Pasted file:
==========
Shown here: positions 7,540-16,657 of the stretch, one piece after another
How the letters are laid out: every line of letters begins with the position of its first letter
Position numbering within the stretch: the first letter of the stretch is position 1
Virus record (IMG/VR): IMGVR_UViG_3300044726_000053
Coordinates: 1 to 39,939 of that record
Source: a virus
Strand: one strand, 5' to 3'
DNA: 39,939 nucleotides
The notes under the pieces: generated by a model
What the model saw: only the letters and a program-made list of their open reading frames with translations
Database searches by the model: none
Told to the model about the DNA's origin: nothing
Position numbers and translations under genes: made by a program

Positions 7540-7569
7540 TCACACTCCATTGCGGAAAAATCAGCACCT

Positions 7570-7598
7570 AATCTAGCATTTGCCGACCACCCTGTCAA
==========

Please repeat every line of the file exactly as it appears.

Shown here: positions 7,540-16,657 of the stretch, one piece after another
How the letters are laid out: every line of letters begins with the position of its first letter
Position numbering within the stretch: the first letter of the stretch is position 1
Virus record (IMG/VR): IMGVR_UViG_3300044726_000053
Coordinates: 1 to 39,939 of that record
Source: a virus
Strand: one strand, 5' to 3'
DNA: 39,939 nucleotides
The notes under the pieces: generated by a model
What the model saw: only the letters and a program-made list of their open reading frames with translations
Database searches by the model: none
Told to the model about the DNA's origin: nothing
Position numbers and translations under genes: made by a program

Positions 7540-7569
7540 TCACACTCCATTGCGGAAAAATCAGCACCT

Positions 7570-7598
7570 AATCTAGCATTTGCCGACCACCCTGTCAA